Do not glare upon thy snot

The following extracts come from a book of manners, written by the Italian Giovanni Della Casa. This edition was published in English in 1576. I’ve standardised the spelling since the text would otherwise prove rather difficult to read.

When thou hast blown thy nose, use not to open thy handkerchief, to glare upon thy snot, as if you had pearls and Rubies fallen from thy brains.

A man must leave to yawn much, as that it seems to proceed of a certain weariness that shows that he that yawneth could better like to be elsewhere than there in that place, as wearied with the company, their talk, and their doings. And sure, albeit a man be many times disposed to yawn, yet if he be occupied with any delight, or earnest matter to think upon, he shall have no mind to do it. But if he be lumpish & idle, it is an easy matter to fall into it. And therefore, when a man yawneth, in place where there be slothful and idle folks that have nothing to doe, the rest, as you may see many times, yawn again for company by & by. And I have many times heard learned and wise men say, that A yawner meaneth as much in Latin as a careless and idle body. Let us then fly from these conditions that loathe the eyes, the ears, & the stomach. For in using these fashions, we do not only show that we take little pleasure in the company, but we give them occasion to judge amiss of us

It is ill to see a Gentleman settle himself to do the needs of Nature in the presence of men: And after he hath done, to truss himself again before them. Neither would I have him (if I may give him counsel) when he comes from such an occupation, so much as wash his hands in the sight of honest company: for yet the cause of his washing puts them in mind of some filthy matter that hath been done apart. And by the same reason, it is no good manner, when a man chanceth to see, as he passeth the way, a loathsome thing, that will make a man to cast [turn] his stomach, to turn unto the company, & show it them. And much worse, to reach some stinking thing unto a man to smell it, as it is many a man’s fashion to do, with importunate means, thrusting it unto their nose, saying: ‘Oh, I pray you, how this doth stink’. Where they should rather say, ‘smell not unto it: for it hath an ill scent.’

And as these and like fashions offend the senses: to grind the teethe, to whistle, to make pitiful cries, to rub sharp stones together, and to file upon Iron, [and] do much offend the ears and would be left in any case. Neither must we refrain those things alone, but we must also beware we do not sing, and specially alone, if we have an untuneable voice, which is a common fault with most men.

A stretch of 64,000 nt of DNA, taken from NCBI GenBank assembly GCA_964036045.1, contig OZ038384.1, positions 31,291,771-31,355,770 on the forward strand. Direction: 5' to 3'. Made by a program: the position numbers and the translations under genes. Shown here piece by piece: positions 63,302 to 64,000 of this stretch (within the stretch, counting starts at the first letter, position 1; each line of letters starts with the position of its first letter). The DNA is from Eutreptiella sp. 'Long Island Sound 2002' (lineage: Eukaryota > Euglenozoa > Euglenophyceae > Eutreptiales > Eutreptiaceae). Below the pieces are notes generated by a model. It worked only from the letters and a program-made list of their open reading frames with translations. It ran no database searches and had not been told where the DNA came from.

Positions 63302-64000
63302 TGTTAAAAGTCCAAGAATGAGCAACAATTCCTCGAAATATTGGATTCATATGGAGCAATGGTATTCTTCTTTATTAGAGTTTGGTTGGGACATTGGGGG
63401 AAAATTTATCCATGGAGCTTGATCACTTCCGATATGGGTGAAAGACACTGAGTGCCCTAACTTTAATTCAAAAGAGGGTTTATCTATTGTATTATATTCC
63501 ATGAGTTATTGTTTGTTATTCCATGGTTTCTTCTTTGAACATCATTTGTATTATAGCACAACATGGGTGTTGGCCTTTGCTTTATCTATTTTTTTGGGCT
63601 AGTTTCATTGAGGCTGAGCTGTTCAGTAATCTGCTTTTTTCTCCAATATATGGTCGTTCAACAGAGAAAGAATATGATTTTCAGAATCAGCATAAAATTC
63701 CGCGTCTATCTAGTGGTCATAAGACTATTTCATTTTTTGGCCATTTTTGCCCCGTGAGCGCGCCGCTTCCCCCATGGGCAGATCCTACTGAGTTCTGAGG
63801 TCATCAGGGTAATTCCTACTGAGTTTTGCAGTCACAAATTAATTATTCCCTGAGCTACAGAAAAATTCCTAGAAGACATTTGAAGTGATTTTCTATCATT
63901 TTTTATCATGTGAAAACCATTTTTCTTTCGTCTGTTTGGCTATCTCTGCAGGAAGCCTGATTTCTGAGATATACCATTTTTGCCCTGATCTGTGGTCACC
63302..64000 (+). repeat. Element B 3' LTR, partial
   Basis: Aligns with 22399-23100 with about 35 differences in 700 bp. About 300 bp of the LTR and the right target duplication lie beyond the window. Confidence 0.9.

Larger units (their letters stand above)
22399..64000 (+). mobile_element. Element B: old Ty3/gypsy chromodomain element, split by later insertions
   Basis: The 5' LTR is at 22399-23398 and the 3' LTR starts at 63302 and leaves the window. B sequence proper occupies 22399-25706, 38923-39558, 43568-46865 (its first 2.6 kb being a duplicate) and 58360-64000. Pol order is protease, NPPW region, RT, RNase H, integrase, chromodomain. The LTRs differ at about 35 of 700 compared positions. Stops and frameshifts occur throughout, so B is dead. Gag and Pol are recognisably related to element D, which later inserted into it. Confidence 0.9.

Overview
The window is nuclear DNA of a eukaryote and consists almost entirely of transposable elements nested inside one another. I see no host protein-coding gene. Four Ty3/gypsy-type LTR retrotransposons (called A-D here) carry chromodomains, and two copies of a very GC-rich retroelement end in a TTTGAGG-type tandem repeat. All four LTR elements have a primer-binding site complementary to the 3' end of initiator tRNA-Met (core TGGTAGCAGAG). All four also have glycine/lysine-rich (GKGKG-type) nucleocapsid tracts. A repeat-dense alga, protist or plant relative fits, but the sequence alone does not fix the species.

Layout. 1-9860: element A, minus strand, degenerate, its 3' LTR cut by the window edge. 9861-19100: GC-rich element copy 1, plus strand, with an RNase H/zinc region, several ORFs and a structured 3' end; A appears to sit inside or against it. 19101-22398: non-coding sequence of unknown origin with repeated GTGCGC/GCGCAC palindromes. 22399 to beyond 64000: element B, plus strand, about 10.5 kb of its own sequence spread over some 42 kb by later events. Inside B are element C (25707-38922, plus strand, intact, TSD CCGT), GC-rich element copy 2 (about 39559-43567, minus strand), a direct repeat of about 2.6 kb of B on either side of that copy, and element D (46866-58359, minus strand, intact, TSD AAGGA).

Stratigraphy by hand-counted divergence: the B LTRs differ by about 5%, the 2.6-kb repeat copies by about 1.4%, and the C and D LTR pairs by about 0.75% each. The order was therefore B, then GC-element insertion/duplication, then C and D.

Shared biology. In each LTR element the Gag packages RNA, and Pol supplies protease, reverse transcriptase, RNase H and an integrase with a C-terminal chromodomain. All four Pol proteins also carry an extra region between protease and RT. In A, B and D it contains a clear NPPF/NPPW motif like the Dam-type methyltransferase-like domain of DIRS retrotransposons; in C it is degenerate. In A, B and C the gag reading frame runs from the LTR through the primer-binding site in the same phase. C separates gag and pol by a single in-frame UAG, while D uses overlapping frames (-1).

It is also an unmannerly for a man to lay his nose upon the cup where another must drink: or upon the meat that another must eat, to the end to smell unto it, because it may chance there might fall some drop from his nose that would make a man to loath it

Let a man take heed he does not begrease his fingers so deep that he befile the napkins, for it is an ill sight to see it: neither is it good manners to rub your greasy fingers upon the bread you must eat. The servants that be appointed to wait upon the table must not (in any way) scratch and rub their heads, nor any part else in the sight of their Lord & Master. Nor thrust their hands in any of those parts of their body that be covered, as some careless fellows do, holding their hands in their bosom, or under the flaps of their coats behind them. But they must bear them abroad without any suspicion and keep them (in any case) washed & clean without any spot of dirt upon them. And they that carry the dishes, or reach the cup, must beware at that time they do not spit, cough or sneeze.

It is a rude fashion some men use, to lie lolling asleep in that place where honest men be met together, of purpose to talk. For his so doing shows that he doth not esteem the company, and little reckoneth of their talk. And more than that, he that sleepeth wonts (for the most part) to do some foul thing, to behold, or hear, and many times they awake sweating and drivelling at the mouth. And in like manner, to rise up where other men do sit and talk, and to walk up and down the chamber is no point of good manner. Also there be some that so buskell themselves, reach, stretch and yawn, writhing now one side, and then another, that a man would think they had some fever upon them: A manifest sign that the company they keep doth weary them.

Likewise do they very ill that now & then pull out a letter out of their pocket, to read it as if they had great matters of charge, and affairs of the common weal committed unto them. But they are much more to be blamed that pull out their knives or their scissors, and do nothing else but pare their nails, as if they made no account at all of the company, and would seek some other solace to passe the time away.

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3 Comments

  • September 29, 2011 - 3:32 am | Permalink

    These habits are still quite worthy of study in modern times. Many of the slothful and slovenly habits here, just show that things haven’t really changed that much since the sixteenth century.

  • September 17, 2011 - 1:36 am | Permalink

    Love it! And shared it!

  • September 16, 2011 - 3:20 pm | Permalink

    Thanks for these practical tips aimed at the couth-challenged.

  • Comments are closed.

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